The Graduate: Why You Shouldn't Date Your Cougar's Daughter

Hello!  We're on to The Graduate, a 1967 film by Mike Nichols that earned Best Actor Oscar Nominations for its three leads (Dustin Hoffman, Anne Bancroft, and Katharine Ross) and a Best Director Oscar.  It also gave a voice to whiny, privileged college graduates everywhere (and I include myself among their number).  "They Shoot Pictures, Don't They?" ranks The Graduate at #194.

Full Disclosure:  I majored in film...of course I've seen The Graduate. [/pretentiousness]  Ugh it's late guys, I can't think of a better explanation.  Saw it for the first time in high school in a film history class, loved it, very glad that I get a chance to review it.  There's also a possibility that I may or may not have written a paper on this film while I was in school, so the pretentiousness might not be over quite yet.  Sorry. 

I offer you a pile of kittens as an apology.

So The Graduate is the story of Ben Braddock, a recent college graduate who's feeling a little uncertain about his future.  He went to college, got good grades, won awards, what?  Enter Mrs Robinson. (Sorry guys, terrible pun completely 100% unintended.)  She's a bored alcoholic housewife and long-time friend of the family, who has known Ben since he was a baby (creepy).  And apparently, she has decided to become the prototype of the cougar, because she is aggressively pursuing an affair with little Benny.  

I love Mrs Robinson's seduction - it's so well-played.  She pushes him along inch by inch, and her seemingly innocent requests become increasingly bizarre.  She doesn't want to be left alone, so Ben stays with her until her husband gets home.  Reasonable enough.  But then she gives him a drink, turns on some sexy music, and tells Ben that her husband won't be home for hours.  He gets nervous and starts to pace, leading to the mother of all framing shots:
"Mrs Robinson, you're trying to seduce me!"

So let me make sure I've got this straight: Mrs Robinson invites Ben up to see her daughter's portrait, and while they're in her daughter's bedroom, she asks Ben to help her undress.  What?  If I paid attention at all in Psych class, I'm pretty sure I would have a thing or two to say about that.  And then OMG she's naked - this is an odd turn of events, but a pretty hilarious one as we see subliminal frames of breasts and stomach, all while Ben says things like, "Oh my Christ!", "Let me out!" and sometimes just whines, trying not to stare at Mrs Robinson.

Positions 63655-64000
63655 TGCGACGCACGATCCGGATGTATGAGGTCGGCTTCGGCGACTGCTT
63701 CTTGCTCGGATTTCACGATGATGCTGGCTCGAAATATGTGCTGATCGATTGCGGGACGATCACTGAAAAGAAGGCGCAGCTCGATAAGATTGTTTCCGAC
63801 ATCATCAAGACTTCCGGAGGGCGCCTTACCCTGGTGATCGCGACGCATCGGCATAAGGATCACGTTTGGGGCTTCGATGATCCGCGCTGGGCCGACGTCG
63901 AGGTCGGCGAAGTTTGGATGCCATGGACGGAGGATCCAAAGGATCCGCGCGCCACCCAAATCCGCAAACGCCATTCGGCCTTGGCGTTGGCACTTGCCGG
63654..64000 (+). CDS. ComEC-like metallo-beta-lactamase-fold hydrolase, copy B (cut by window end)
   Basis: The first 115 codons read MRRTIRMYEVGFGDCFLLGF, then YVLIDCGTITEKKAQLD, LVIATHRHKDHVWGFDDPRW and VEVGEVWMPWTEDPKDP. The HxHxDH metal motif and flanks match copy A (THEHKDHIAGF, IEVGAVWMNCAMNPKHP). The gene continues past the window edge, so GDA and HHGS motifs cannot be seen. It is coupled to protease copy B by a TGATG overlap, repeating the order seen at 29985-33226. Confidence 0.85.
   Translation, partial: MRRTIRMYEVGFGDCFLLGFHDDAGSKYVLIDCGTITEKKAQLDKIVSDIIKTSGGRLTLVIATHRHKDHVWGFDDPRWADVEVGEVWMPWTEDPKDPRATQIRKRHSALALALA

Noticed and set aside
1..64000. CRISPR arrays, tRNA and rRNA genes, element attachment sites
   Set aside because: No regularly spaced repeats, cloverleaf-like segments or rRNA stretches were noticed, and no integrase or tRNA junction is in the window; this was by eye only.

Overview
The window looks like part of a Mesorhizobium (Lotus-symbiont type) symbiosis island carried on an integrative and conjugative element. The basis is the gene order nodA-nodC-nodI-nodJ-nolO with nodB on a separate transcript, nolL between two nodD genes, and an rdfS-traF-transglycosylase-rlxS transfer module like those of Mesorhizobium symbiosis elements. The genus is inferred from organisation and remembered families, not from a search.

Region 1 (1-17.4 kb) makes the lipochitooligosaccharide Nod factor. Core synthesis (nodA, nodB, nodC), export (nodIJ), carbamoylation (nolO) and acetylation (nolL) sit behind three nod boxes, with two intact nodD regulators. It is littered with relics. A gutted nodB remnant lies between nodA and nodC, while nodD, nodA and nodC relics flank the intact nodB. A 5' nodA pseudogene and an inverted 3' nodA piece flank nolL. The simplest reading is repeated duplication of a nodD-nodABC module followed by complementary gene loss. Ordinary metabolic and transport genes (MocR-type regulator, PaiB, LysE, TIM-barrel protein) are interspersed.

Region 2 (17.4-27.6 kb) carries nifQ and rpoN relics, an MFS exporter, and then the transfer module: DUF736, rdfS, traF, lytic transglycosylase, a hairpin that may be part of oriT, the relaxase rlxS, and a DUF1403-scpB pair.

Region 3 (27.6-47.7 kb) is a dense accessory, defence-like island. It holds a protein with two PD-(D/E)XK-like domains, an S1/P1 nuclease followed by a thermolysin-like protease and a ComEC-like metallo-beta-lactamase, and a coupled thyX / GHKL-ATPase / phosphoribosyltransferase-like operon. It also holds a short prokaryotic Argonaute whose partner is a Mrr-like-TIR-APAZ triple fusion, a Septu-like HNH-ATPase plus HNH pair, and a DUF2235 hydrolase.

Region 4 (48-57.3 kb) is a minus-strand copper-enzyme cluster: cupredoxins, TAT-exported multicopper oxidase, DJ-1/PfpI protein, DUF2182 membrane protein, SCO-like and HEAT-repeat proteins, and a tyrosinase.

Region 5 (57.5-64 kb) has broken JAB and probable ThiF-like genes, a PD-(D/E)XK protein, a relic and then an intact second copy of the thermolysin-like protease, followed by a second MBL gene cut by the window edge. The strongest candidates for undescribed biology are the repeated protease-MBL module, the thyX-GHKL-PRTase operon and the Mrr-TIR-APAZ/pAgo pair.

He's pretty freaked out to begin with, but it's not too long before he gets so bored that he decides to give her a call.  Which leads to the most awkward sexual encounter I've ever experienced.  He helps Mrs Robinson with her blouse, then reaches in and unromantically cups her breast for about five seconds.  Clearly this is too much too fast for poor Ben, as he promptly walks away and starts to bang his head against the wall.  And then, "Oh no Mrs Robinson, I think you're the most attractive of all my parents' friends!" God Benjamin, when you say it like that it just sounds wrong.  I also appreciate that it's Mrs Robinson suggesting that Ben's a virgin and somehow inadequate that finally makes Ben agree to the affair.  Because that's actually probably a pretty realistic response.  And thus, the affair begins.

I wanted to include this montage from the film after Ben and Mrs Robinson begin seeing each other, because I think it's a really nice piece of work, and it would be a lot easier to just show you rather than trying to describe it.

As their relationship develops, there is an interesting subversion of gender roles.  This comes to a head in one hotel scene: Ben wants conversation and a genuine emotional connection, but Mrs Robinson just wants sex, and becomes very uncomfortable when Ben tries to make their relationship more than that.  And it's probably Anne Bancroft's best scene in the movie.  She starts off so tough and almost businesslike, but then this wonderful vulnerability comes through when it's revealed that Mrs Robinson only got married because she was pregnant.  The look on her face as they talk about art (or don't talk about art, as the case may be) speaks volumes.  But then Ben makes a playful comment about her daughter Elaine, and the claws come out. They have an argument which really propels all the conflict of the second half of the film, because Mrs Robinson inexplicably demands that Ben promise that he'll never take Elaine out on a date.